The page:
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To Keep the Sun Alive: A Novel

274 pages5 hours


Paris, present day: a solar eclipse sweeps a seventy-five-year-old man back to the heart of Iran before the Revolution of 1979, immersing us in an unforgettable family saga with humor and history To Keep the Sun Alive brings a large extended family fully to life in this mesmerizing story that recalls Jhumpa Lahiri’s The Lowland, Dinaw Mengestu’s The Beautiful Things That Heaven Bears, and Rohinton Mistry's beloved body of work; it's a heartfelt and character-driven family drama that compels the reader to care deeply about the interwoven stories of the family Ghaffari grew up in New York City and works in film and theater; this cinematic debut novel started as a screenplay before evolving into To Keep the Sun Alive To Keep the Sun Alive introduces a story not often told to U.S. readers: a family in Iran—vivid, lovable, and fully formed—without pandering or hand-holding; readers are eager to discover new voices and experiences, like Mohsin Hamid’s Exit West In a time of increased tension worldwide, this book is a timely reminder of the humanity of people caught in areas of political strife The depth of detail in the writing and the immediacy and sensual experience of detail in To Keep the Sun Alive make for an extremely enjoyable read that fully places the reader in each scene, whether it be a chaotic (but mouthwatering) family lunch or an languorous afternoon in a sunny orchard In real life, Rabeah Ghaffari’s family moved to the U.S. in 1979, just before the revolution; she was inspired to write the novel when she visited all that was left of her grandmother’s orchard is Naishapur: a small piece of adobe wall She is a film editor and writer whose work has appeared in the Tribeca Film Festival. Her collaborative fiction with artist Shirin Neshat was featured in Reflections on Islamic Art (Bloomsbury/Qatar) and her documentary, The Troupe, featured Tony Kushner and received funding from the Ford Foundation and Lincoln Center. Her most recent feature-length screenplay, The Inheritors, was commissioned by producer/costume designer Patricia Field Opportunities for events in art and film spaces, intersecting with the author's broad artistic community Ghaffari’s father is well-known actor and director Mohammad Ghaffari, who will connect the author in circles beyond the literary world; Ghaffari’s connections in the film world have already led to a galley request from Sundance Productions (owned by Robert Redford)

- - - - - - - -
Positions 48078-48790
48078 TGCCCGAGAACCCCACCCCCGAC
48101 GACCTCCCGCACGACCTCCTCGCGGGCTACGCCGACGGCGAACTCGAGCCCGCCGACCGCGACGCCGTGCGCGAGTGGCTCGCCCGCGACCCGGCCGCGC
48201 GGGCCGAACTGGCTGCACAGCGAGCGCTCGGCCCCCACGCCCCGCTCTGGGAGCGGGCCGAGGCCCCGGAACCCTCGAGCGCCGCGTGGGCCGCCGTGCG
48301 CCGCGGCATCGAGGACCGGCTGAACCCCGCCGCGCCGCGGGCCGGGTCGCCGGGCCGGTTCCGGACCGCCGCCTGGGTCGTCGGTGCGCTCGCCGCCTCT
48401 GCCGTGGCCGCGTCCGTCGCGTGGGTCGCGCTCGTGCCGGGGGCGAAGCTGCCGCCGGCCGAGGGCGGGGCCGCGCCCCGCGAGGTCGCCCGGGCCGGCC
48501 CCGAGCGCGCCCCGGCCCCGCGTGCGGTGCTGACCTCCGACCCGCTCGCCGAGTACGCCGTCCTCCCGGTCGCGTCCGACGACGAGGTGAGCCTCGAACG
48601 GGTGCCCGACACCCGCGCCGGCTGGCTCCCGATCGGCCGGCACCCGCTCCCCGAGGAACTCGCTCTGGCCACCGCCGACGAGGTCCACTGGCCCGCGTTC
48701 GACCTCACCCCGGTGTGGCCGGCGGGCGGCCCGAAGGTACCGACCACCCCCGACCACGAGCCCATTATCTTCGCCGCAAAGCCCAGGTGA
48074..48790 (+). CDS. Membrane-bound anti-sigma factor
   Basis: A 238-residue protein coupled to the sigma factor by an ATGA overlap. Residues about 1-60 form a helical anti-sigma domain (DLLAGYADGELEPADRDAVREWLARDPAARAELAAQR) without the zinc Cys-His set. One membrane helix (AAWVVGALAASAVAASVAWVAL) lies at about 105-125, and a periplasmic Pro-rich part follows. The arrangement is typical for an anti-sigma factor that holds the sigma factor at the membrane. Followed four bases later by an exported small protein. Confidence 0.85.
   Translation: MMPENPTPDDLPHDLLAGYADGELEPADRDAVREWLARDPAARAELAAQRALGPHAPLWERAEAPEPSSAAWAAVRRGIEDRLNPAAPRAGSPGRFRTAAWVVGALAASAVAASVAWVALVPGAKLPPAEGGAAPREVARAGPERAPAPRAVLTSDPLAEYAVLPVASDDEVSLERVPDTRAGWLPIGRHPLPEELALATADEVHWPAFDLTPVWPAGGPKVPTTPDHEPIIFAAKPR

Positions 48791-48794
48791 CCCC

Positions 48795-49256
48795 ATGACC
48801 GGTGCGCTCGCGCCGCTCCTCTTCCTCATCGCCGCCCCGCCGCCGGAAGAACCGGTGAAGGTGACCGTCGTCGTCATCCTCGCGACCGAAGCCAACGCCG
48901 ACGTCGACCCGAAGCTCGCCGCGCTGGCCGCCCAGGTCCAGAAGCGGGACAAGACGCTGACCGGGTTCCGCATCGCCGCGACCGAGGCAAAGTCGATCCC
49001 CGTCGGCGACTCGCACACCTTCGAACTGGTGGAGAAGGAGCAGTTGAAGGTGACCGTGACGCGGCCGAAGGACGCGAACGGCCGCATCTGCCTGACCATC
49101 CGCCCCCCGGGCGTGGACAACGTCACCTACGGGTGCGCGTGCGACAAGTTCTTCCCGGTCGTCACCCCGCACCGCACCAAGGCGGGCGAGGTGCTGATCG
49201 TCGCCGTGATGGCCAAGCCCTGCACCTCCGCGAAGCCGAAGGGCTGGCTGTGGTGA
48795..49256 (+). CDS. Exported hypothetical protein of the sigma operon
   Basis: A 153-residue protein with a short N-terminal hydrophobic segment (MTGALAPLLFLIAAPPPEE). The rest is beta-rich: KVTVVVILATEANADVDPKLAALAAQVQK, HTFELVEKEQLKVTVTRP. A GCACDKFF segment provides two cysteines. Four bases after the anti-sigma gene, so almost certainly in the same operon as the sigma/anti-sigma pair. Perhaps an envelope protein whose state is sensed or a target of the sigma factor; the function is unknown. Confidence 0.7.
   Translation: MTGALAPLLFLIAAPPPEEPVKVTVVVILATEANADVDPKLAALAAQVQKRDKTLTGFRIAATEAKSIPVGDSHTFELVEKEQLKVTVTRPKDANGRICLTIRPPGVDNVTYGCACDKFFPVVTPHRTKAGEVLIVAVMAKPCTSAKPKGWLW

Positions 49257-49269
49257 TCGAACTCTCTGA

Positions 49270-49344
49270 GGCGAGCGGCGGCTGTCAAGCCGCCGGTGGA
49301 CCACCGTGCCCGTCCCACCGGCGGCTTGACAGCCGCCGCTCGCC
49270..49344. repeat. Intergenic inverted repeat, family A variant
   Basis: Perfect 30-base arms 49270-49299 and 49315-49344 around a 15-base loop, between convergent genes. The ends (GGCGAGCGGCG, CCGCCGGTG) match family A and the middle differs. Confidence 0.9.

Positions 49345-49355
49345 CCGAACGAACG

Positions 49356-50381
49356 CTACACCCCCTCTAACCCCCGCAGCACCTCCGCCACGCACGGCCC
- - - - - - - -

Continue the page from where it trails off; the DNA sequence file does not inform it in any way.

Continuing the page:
Bookseller Praise for To Keep the Sun Alive "I was completely swept away by this family epic set on the eve of the Iranian Revolution in an Edenic orchard in the small town of Naishapur. Ghaffari writes with such grace. To Keep the Sun Alive is a warm, heartful, deeply compassionate novel about people, the choices they make (or are made for them), and the stories that spring from the collision of the two." —Molly Moore, BookPeople (Austin, TX) "Rabeah Ghaffari has written the perfect novel, a story of entwined sweetness and violence that hums with life. With this book, she thoughtfully explores issues of tradition, community, and identity amidst the growing tension and unease of the impending Islamic Revolution. But what moved me most (besides the mouthwatering descriptions of family meals) were her insights into each character's secret pain. I sympathized with even the most wretched, just as I dreaded the consequences of their actions. To Keep the Sun Alive is written with such wisdom, grace, and clarity, it's hard to believe it's a debut—hopefully the first book of many from this remarkable author!" —Lauren Peugh, bookseller, Powell's Books (Portland, OR) "A character-driven portrait of the Iranian Revolution. I was especially drawn to the depiction of Iranian food and dining culture as a way of illustrating this tumultuous period." —Lesley Rains

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